Arrhidaeus

From Wikipedia, the free encyclopedia
Jump to: navigation, search
For Arrhidaeus king of Macedon, see Philip III of Macedon.

Arrhidaeus or Arrhidaios (Greek: Ἀρριδαῖoς; lived 4th century BC), one of Alexander the Great's generals, was entrusted by Ptolemy to bring Alexander's body to Egypt in 323 BC, contrary to the wishes of Perdiccas who was sending the body over to Macedonia. On the murder of Perdiccas in Egypt, 321 BC, he and Peithon were appointed temporary commanders in chief, but through the intrigues of the queen Eurydice they were obliged soon afterwards to resign their office at Triparadisus in Northern Syria. On the division of the provinces which was made at this place, Arrhidaeus obtained the Hellespontine Phrygia. In 319 BC after the death of Antipater, Arrhidaeus made an unsuccessful attack upon Cyzicus; and Antigonus gladly seized this pretext to require him to resign his satrapy. Arrhidaeus, however, refused, and shut himself up in Cius.[1]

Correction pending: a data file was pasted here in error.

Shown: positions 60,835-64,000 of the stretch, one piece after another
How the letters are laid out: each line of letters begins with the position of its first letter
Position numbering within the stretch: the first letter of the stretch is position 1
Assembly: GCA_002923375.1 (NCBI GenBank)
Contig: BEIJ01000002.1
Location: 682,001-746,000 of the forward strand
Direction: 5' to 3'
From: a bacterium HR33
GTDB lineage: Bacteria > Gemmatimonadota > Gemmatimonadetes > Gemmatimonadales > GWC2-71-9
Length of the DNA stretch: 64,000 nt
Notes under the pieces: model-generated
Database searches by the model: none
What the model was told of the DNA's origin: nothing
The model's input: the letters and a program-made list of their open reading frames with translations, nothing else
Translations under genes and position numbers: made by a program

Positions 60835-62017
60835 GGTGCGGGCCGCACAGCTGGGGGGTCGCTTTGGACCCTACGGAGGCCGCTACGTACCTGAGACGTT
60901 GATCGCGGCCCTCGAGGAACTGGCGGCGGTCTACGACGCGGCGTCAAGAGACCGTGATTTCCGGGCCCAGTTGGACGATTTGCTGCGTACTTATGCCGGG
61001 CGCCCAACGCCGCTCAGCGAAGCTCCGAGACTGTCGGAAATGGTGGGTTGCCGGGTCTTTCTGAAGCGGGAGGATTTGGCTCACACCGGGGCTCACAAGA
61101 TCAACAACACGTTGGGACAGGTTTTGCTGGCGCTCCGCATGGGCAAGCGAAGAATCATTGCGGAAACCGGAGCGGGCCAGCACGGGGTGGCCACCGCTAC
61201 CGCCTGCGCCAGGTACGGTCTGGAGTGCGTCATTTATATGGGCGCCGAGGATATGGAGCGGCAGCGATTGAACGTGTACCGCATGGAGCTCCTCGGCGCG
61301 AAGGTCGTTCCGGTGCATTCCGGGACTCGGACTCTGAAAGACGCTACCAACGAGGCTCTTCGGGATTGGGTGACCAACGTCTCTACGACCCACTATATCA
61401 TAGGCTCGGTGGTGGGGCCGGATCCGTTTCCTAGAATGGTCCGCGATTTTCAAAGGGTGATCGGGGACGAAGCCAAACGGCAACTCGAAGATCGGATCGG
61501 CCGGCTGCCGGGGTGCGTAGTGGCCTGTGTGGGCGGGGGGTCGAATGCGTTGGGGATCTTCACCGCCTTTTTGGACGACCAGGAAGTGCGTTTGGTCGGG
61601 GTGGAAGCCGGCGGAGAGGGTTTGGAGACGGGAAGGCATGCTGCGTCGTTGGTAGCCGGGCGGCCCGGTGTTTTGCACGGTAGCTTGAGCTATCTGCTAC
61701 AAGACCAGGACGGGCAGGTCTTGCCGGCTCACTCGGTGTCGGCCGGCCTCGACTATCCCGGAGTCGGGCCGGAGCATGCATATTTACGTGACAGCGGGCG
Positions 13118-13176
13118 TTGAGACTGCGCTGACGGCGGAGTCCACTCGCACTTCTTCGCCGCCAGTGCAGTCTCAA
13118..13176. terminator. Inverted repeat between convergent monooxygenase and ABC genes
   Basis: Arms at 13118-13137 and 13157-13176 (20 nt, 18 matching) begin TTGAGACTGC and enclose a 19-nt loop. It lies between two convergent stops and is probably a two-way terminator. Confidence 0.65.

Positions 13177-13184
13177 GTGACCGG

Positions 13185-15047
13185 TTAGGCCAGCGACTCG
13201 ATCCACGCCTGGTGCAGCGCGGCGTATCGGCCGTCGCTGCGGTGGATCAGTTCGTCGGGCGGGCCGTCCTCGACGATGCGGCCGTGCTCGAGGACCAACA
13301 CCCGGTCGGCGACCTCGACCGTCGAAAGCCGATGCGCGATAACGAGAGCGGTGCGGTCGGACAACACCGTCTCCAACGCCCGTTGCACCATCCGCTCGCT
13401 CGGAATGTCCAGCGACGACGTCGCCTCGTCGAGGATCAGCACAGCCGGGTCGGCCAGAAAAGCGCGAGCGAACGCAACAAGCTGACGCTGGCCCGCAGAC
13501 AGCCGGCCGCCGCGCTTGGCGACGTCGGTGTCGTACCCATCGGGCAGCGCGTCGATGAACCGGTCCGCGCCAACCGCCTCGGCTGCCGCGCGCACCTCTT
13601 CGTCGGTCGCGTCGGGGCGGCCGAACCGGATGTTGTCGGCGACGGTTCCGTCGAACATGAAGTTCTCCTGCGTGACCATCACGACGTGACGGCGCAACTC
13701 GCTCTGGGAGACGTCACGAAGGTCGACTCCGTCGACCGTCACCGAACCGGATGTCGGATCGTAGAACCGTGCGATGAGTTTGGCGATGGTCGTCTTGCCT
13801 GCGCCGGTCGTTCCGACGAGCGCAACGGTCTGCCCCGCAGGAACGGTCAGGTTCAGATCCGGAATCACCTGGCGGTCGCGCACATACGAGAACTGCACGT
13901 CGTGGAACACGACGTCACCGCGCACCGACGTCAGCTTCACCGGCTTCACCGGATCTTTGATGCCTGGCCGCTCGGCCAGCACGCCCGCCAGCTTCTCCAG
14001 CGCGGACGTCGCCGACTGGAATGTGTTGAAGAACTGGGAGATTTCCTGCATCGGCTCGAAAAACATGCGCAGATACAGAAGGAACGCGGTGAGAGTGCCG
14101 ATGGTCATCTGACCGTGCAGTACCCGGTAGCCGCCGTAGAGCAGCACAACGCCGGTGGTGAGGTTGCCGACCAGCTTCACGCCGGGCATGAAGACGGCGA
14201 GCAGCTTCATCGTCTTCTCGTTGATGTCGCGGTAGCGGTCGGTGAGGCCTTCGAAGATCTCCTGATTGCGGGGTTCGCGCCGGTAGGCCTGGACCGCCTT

References[edit]

Notes[edit]

  1. ^ Justin, Epitome of Pompeius Trogus, xiii. 4; Photius, Bibliotheca, cod. 92; Diodorus Siculus, Bibliotheca, xviii. 39, 51, 52, 72

 This article incorporates text from a publication now in the public domainSmith, William, ed. (1870). "article name needed". Dictionary of Greek and Roman Biography and Mythology.